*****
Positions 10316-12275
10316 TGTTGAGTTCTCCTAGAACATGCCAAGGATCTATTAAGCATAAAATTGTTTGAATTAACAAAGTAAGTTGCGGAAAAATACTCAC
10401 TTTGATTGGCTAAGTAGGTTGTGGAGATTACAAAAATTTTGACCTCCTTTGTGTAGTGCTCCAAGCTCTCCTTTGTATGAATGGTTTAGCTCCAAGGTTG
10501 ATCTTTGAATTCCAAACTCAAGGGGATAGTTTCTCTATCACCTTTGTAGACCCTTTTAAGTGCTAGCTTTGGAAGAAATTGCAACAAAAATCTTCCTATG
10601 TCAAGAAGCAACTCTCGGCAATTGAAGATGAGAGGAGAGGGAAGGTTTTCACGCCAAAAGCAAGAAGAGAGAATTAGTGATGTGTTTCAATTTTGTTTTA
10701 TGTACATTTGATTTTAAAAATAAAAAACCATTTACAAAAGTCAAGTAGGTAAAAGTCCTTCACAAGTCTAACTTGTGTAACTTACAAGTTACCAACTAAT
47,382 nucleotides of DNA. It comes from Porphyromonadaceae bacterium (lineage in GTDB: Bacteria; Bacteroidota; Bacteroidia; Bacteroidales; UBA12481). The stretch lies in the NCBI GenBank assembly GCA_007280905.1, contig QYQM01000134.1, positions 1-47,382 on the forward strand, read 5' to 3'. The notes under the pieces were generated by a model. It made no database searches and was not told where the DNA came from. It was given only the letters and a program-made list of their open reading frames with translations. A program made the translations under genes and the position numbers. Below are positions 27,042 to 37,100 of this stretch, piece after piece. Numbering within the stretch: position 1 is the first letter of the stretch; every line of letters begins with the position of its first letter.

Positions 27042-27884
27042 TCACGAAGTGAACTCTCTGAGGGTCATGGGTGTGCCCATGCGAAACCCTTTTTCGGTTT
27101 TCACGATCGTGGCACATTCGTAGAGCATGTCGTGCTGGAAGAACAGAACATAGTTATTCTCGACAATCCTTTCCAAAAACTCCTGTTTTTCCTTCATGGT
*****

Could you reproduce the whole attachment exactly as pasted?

Positions 10316-12275
10316 TGTTGAGTTCTCCTAGAACATGCCAAGGATCTATTAAGCATAAAATTGTTTGAATTAACAAAGTAAGTTGCGGAAAAATACTCAC
10401 TTTGATTGGCTAAGTAGGTTGTGGAGATTACAAAAATTTTGACCTCCTTTGTGTAGTGCTCCAAGCTCTCCTTTGTATGAATGGTTTAGCTCCAAGGTTG
10501 ATCTTTGAATTCCAAACTCAAGGGGATAGTTTCTCTATCACCTTTGTAGACCCTTTTAAGTGCTAGCTTTGGAAGAAATTGCAACAAAAATCTTCCTATG
10601 TCAAGAAGCAACTCTCGGCAATTGAAGATGAGAGGAGAGGGAAGGTTTTCACGCCAAAAGCAAGAAGAGAGAATTAGTGATGTGTTTCAATTTTGTTTTA
10701 TGTACATTTGATTTTAAAAATAAAAAACCATTTACAAAAGTCAAGTAGGTAAAAGTCCTTCACAAGTCTAACTTGTGTAACTTACAAGTTACCAACTAAT
47,382 nucleotides of DNA. It comes from Porphyromonadaceae bacterium (lineage in GTDB: Bacteria; Bacteroidota; Bacteroidia; Bacteroidales; UBA12481). The stretch lies in the NCBI GenBank assembly GCA_007280905.1, contig QYQM01000134.1, positions 1-47,382 on the forward strand, read 5' to 3'. The notes under the pieces were generated by a model. It made no database searches and was not told where the DNA came from. It was given only the letters and a program-made list of their open reading frames with translations. A program made the translations under genes and the position numbers. Below are positions 27,042 to 37,100 of this stretch, piece after piece. Numbering within the stretch: position 1 is the first letter of the stretch; every line of letters begins with the position of its first letter.

Positions 27042-27884
27042 TCACGAAGTGAACTCTCTGAGGGTCATGGGTGTGCCCATGCGAAACCCTTTTTCGGTTT
27101 TCACGATCGTGGCACATTCGTAGAGCATGTCGTGCTGGAAGAACAGAACATAGTTATTCTCGACAATCCTTTCCAAAAACTCCTGTTTTTCCTTCATGGT